Cloak and Dagger Theory in Peter Eisenman Houses covers the apparent ‘rules’ of geometrical composition underlying the design of plan in early houses by architect Peter Eisenman. The effect of these compositional rules, tied to the design process of ‘decomposition’ as described by Eisenman, in the generation of layout in these houses is examined using some basic representational techniques in the space syntax toolkit. In particular, this includes the effect in structuring the relationships, if any, between public (e.g. everyday living) and private (e.g. bedrooms) functions as well as the household interface between inhabitants and visitors. The course offers a better understanding of the relationship between the architect’s stated aims in his own theoretical writings and the probable functioning of these houses as architectural objects (1.0 hour course).
NOTE: This course does make use of some basic space syntax analysis. However, even if you are not familiar with space syntax, it should not be considered a deterrent.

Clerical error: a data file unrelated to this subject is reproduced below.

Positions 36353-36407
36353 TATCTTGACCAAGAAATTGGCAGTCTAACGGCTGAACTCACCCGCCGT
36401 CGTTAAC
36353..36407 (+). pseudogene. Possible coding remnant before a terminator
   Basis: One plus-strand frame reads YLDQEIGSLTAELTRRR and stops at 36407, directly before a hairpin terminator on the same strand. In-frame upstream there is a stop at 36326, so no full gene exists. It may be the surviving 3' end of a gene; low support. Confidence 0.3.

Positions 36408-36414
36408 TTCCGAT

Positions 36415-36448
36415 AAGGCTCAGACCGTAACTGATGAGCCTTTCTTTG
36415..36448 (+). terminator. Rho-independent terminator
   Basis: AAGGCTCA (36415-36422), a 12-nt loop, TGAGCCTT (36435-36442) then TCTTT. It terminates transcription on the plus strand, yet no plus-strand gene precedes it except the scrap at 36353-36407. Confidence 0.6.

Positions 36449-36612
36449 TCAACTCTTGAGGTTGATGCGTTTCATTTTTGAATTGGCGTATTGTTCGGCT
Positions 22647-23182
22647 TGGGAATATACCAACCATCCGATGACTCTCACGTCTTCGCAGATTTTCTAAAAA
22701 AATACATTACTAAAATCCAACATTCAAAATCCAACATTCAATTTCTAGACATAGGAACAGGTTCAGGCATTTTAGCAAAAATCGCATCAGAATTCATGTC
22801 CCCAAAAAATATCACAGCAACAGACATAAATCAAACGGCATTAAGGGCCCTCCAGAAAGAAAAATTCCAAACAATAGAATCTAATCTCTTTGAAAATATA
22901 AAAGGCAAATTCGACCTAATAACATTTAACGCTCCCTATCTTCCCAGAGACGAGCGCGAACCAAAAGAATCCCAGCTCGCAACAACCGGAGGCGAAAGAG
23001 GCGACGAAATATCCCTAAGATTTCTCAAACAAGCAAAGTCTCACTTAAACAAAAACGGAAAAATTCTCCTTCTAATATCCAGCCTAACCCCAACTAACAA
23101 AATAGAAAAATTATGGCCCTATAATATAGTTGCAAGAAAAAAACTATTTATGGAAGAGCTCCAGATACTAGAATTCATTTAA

Key concepts: architectural theory, composition, deconstructivism, domestic functions, plan geometry, genotypes.
Instructor: Dr. Mark David Major, AICP, CNU-A
Check here to purchase this course ($9.99), which includes an one-hour video presentation and PDFs of the course supplementary materials and slide handout.
Note: We are beta-testing with these our course offerings so if you have any issues accessing the course material, please do not hesitate to contact us at firstname.lastname@example.org. Thank you!